One of the first tenants to lease at Emerging Technology Center’s new Highlandtown location is SameGrain, developer of a social discovery platform that helps people anonymously locate, connect with, and grow new friendships with people who share similar demographics, beliefs, and interests.
One of SameGrain’s goals is making it easier for people who share common interests to find each other, says SameGrain co-founder Anne A. Balduzzi.
Balduzzi gives an example: “Let’s say you wanted to go on a hiking trip to New Zealand, but your friends who could go didn’t hike. SameGrain would help you find someone who hiked, who wanted to go to New Zealand, who read the same magazines you did, who had the same politics, same life experience, same religion, maybe went to the same college,” she says. “SameGrain would help you find people like yourself who would make good travel companions.”
Balduzzi says that one of SameGrain’s initial target audiences is college students who want to connect to like-minded students on campus.
She adds that she’s had the idea for SameGrain for about five years now, but was just waiting for the technology to catch up.
SameGrain is in the testing stage now and hopes to open to the public later this year.
SameGrain is one of five new tenants recently signed to Emerging Technology Center’s new location at 101 N. Haven St., just south of Pulaski Highway.
ETC, a nonprofit arm of the Baltimore Development Corporation, opened in 1999 in Canton. It focuses on growing early-stage technology, biotechnology, and innovation companies in Baltimore City.
ETC’s new space is an adaptive reuse of a historic industrial building—once home to the King Cork and Seal Company—that is now home to other small businesses and nonprofits, such as the Pinebox Art Center.
The five new tenants will be moving to Highlandtown from ETC’s current location in the Signature Building at the Can Company in Canton, when their lease expires in October.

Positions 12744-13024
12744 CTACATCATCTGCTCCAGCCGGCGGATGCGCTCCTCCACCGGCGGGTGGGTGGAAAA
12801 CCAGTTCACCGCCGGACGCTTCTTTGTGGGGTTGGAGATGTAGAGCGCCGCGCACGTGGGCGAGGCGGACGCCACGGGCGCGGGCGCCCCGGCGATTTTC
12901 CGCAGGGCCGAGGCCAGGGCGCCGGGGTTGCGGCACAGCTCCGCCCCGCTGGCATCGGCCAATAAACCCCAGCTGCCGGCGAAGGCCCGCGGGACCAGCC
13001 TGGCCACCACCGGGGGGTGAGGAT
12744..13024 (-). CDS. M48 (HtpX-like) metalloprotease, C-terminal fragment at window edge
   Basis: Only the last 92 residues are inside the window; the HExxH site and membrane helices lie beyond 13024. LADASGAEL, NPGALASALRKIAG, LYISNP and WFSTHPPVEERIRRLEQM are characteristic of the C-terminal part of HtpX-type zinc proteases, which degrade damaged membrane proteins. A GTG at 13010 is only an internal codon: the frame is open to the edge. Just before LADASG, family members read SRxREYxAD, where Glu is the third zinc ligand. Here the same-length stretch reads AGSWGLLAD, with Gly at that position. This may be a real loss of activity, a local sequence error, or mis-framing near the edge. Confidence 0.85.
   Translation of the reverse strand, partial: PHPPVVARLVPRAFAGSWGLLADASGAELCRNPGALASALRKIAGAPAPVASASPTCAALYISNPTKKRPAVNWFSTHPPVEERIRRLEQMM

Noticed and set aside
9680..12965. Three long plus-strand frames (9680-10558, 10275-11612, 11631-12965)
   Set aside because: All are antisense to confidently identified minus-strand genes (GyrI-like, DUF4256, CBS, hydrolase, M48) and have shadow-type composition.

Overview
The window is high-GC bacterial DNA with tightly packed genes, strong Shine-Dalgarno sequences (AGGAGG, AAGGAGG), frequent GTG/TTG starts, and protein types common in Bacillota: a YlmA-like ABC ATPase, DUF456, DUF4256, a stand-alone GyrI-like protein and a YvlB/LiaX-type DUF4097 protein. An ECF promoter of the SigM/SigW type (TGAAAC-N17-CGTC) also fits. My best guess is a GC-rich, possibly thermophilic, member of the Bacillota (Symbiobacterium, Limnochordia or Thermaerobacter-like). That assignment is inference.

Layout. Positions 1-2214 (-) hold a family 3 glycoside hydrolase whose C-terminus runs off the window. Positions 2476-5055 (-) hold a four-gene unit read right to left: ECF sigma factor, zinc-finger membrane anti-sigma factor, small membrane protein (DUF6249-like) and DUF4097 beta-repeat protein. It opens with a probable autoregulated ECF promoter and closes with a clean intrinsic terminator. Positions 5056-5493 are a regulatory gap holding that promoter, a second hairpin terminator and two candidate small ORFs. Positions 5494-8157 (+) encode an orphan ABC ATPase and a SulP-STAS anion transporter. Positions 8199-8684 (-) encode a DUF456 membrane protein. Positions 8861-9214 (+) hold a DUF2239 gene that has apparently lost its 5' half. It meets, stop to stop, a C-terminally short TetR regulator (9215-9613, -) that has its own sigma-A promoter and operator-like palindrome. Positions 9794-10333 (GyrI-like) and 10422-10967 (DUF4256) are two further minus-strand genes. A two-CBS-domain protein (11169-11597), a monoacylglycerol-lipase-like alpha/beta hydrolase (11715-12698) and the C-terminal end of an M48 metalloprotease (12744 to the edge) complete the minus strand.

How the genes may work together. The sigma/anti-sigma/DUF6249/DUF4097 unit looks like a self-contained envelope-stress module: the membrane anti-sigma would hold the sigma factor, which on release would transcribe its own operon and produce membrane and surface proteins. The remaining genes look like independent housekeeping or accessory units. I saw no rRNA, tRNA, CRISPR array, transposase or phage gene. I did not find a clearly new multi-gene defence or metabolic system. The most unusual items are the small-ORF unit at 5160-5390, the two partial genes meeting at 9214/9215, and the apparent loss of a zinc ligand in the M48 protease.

The Emerging Technology Center, which opened in 1999 in Canton, recently signed five tenants to its new location at 101 N. Haven St., just south of Pulaski Highway.
ETC Haven Street’s first tenants are Adcieo, a specialist in the development of online engagement strategies; American Business Forms and Envelopes, a software systems solutions provider of printed business forms; Certified CIO, an IT outsourcing firm; Foodem, a business-to-business marketplace that connects wholesale food buyers with food distributors; and SameGrain.
The advantages of having a startup in an incubator space are capital, connections, and creativity, says Deb Tillett, president of ETC.
“Our job is to give the entrepreneur what they need when they need it,” Tillett says.
The space will eventually house up to 31 start-up companies, including tenants with hard-walled office space; smaller companies with cube space; and affiliates who use the Haven St. space on an as-needed basis, Tillett adds.
She says ETC was drawn to Highlandtown from Canton because of better access and lower cost. (ETC also has another location at Johns Hopkins University.)
“You can’t find a better spot along the I-95 corridor, and the Redline, when it’s complete, will be about a half mile away. Rent was also an issue,” Tillett says.
The criteria for becoming a tenant at ETC are pretty straightforward, Tillett says.
“You have to be an entrepreneur with a business or application we would be a good resource for,” she says. “Our sweet spot is IT, but we work in other areas such as medical devices, life sciences, education, and edu-tech.”
ETC’s Canton location currently also houses Beehive, a co-working space, which will eventually have a presence at Haven St., Tillett adds.
Highlandtown is just months away from becoming the new home of one of Baltimore’s oldest technology incubators.
by Danielle Sweeney